Even if he wins, it remains to be seen if his supporters would achieve a majority in the French parliament when legislative elections take place in mid-June; he would need a majority (289 seats) in the Assemblée Nationale. It spells trouble when voters choose a parliament in opposition to the president. When that happens the prime minister, supported by the majority in the Assemblée Nationale, holds most of the executive powers. [9]

So, while Macron’s victory would reduce geopolitical uncertainty, we remain vigilant to short-term political risks – ie, if June’s legislative elections prove divisive.

This is not the only political event this year that could cause short-term volatility. There is a German Bundestag election on 24 September. Italy’s elections are not due until 2018, but they could be brought forward. Eurosceptic populist parties will grab media attention in both elections, but do not expect any major upsets.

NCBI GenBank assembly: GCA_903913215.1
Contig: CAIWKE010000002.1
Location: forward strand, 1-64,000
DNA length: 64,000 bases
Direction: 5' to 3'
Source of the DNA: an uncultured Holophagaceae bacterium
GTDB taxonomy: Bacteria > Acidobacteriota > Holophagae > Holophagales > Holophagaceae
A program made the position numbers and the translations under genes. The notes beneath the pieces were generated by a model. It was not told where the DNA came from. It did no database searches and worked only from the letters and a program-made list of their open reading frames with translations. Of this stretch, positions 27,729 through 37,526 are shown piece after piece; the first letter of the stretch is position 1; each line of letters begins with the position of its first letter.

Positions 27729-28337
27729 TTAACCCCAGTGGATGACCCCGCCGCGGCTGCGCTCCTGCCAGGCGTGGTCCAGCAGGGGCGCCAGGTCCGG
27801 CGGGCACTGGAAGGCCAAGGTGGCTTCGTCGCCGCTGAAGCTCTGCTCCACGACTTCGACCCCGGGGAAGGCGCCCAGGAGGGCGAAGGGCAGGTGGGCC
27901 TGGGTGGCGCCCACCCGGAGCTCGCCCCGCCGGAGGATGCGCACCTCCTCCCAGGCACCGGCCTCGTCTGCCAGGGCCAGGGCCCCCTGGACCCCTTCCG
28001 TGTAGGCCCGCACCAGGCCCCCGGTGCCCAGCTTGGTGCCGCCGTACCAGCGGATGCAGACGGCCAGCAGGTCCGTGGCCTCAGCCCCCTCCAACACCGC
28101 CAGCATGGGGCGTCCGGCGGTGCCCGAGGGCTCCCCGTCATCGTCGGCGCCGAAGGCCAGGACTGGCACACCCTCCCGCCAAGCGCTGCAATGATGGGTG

In Germany, either the incumbent Angela Merkel, or the Social Democrats’ leader, Martin Schulz, should be Chancellor. Schulz is even more pro-Europe than Merkel, and his election would be greeted positively. In Italy, a weak coalition is the likely result, so no surprises there unless Beppe Grillo’s Five Star movement, the joker in the pack, wins.

WHAT CAN WE EXPECT FROM MARKETS?

Short term we would expect markets and the euro to react positively to the French election. But gains are likely to be modest. Markets have been pricing in a Macron victory since even before March when Dutch voters rejected right-wing populism.

By removing a threat to the future of the eurozone, we expect renewed confidence in the global economy. We foresee a continuation of the weak European economic recovery. Europe will not follow Trump’s intended reflation and European interest rates are not rising, unlike in the US. Inflation of 2% should help companies’ revenues and ensure that monetary policy remains loose in the eurozone.